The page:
The Oscar-winning best picture - widely heralded, especially by white liberals, for advancing an honest discussion of race in the United States - is, in fact, a setback in the crucial project of forcing white America to come to terms with the reality of race and racism, white supremacy and white privilege.
The central theme of the film is simple: Everyone is prejudiced - black, white, Asian, Iranian and, we assume, anyone from any other racial or ethnic group. We all carry around racial/ethnic baggage that's packed with unfair stereotypes, long-stewing grievances, raw anger, and crazy fears. Even when we think we have made progress, we find ourselves caught in frustratingly complex racial webs from which we can't seem to get untangled.
For most people - including the two of us - that's painfully true; such untangling is a life's work in which we can make progress but never feel finished. But that can obscure a more fundamental and important point: This state of affairs is the product of the actions of us white people. In the modern world, white elites invented race and racism to protect their power, and white people in general have accepted the privileges they get from the system and helped maintain it. The problem doesn't spring from the individual prejudices that exist in various ways in all groups but from white supremacy, which is expressed not only by individuals but in systemic and institutional ways. There's little hint of such understanding in the film, which makes it especially dangerous in a white-dominant society in which white people are eager to avoid confronting our privilege.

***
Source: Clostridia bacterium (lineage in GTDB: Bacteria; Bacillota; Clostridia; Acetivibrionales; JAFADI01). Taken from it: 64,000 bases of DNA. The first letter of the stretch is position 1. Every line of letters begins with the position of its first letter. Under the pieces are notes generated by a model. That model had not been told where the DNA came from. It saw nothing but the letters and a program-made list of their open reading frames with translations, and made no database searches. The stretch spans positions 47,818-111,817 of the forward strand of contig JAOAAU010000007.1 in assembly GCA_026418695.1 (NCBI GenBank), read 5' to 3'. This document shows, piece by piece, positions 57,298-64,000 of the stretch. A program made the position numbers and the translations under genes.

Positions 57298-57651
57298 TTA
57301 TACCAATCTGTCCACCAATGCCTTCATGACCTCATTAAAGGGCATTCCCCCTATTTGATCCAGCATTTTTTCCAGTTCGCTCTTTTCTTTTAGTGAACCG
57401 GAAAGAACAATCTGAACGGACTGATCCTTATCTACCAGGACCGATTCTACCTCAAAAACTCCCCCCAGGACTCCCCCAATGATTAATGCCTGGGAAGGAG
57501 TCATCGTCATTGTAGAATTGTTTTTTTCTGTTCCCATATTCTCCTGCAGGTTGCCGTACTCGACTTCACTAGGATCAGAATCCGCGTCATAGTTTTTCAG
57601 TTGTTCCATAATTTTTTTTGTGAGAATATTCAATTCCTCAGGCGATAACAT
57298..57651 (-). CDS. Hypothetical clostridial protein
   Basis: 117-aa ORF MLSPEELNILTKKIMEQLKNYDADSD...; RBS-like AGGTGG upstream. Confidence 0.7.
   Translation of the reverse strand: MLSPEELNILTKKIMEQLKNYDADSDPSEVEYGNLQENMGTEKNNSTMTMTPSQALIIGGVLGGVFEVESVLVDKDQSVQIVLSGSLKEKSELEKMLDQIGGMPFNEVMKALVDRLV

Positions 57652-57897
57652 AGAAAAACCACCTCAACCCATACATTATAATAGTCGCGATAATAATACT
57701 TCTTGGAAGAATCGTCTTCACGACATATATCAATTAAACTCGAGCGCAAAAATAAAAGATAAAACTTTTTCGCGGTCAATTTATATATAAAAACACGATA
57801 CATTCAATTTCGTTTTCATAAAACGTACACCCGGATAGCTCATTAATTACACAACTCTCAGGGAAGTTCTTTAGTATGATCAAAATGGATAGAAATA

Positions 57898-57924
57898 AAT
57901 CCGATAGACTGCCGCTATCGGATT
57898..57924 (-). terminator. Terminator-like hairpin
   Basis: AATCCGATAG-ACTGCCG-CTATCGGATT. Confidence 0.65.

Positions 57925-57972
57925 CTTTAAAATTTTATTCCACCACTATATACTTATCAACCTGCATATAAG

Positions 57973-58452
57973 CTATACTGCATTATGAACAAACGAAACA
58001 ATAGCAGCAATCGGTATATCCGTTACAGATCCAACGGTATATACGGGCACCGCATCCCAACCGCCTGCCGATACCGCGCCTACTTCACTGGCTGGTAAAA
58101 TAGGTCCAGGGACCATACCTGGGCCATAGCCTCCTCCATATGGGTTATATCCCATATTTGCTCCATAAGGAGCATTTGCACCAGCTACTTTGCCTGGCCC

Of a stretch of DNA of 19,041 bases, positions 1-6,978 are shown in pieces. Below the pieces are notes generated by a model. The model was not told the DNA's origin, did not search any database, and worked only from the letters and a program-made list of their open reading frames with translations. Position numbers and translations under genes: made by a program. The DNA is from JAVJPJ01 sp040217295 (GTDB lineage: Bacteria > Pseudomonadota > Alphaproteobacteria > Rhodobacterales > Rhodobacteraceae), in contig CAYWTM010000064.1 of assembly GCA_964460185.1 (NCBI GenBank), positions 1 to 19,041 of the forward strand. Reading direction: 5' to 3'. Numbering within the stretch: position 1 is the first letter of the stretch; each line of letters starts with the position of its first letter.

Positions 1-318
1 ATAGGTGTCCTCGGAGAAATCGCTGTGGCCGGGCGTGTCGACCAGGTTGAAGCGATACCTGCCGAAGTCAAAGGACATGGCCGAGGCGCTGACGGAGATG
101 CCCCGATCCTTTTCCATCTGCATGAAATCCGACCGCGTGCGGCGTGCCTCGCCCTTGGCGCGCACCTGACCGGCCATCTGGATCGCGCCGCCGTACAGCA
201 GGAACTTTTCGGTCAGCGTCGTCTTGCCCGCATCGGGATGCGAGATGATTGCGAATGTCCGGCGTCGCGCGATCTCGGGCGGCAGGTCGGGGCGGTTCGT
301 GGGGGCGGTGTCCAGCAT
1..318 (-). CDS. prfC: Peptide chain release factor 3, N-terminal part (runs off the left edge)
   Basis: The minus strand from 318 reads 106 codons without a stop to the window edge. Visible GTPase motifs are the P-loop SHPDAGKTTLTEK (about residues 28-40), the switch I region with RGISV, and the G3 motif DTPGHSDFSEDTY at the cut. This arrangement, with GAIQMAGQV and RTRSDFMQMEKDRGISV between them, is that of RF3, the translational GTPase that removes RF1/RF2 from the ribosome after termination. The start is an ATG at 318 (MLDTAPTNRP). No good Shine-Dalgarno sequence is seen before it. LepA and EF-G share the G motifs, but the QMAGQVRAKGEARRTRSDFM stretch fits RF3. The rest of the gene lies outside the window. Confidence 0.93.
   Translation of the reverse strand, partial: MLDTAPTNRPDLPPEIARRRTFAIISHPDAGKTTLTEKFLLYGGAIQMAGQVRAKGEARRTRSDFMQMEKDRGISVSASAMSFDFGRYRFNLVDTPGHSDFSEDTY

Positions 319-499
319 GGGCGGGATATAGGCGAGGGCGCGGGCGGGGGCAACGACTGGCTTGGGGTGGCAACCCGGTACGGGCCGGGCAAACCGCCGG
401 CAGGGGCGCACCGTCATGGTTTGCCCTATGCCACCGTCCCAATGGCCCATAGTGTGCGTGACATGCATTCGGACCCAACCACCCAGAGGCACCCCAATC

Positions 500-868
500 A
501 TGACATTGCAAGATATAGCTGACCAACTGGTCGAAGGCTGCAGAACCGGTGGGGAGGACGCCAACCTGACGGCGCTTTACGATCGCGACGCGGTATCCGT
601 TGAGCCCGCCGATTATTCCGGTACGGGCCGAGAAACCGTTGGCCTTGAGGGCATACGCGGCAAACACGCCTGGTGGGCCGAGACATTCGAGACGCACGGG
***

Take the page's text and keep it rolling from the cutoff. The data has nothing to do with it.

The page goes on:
So, "Crash" is white supremacist because it minimizes the reality of white supremacy. Its faux humanism and simplistic message of tolerance directs attention away from a white-supremacist system and undermines white accountability for the maintenance of that system. We have no way of knowing whether this is the conscious... [continues]
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(2007, 10). Crash. StudyMode.com. Retrieved 10, 2007, from http://www.studymode.com/essays/Crash-122942.html
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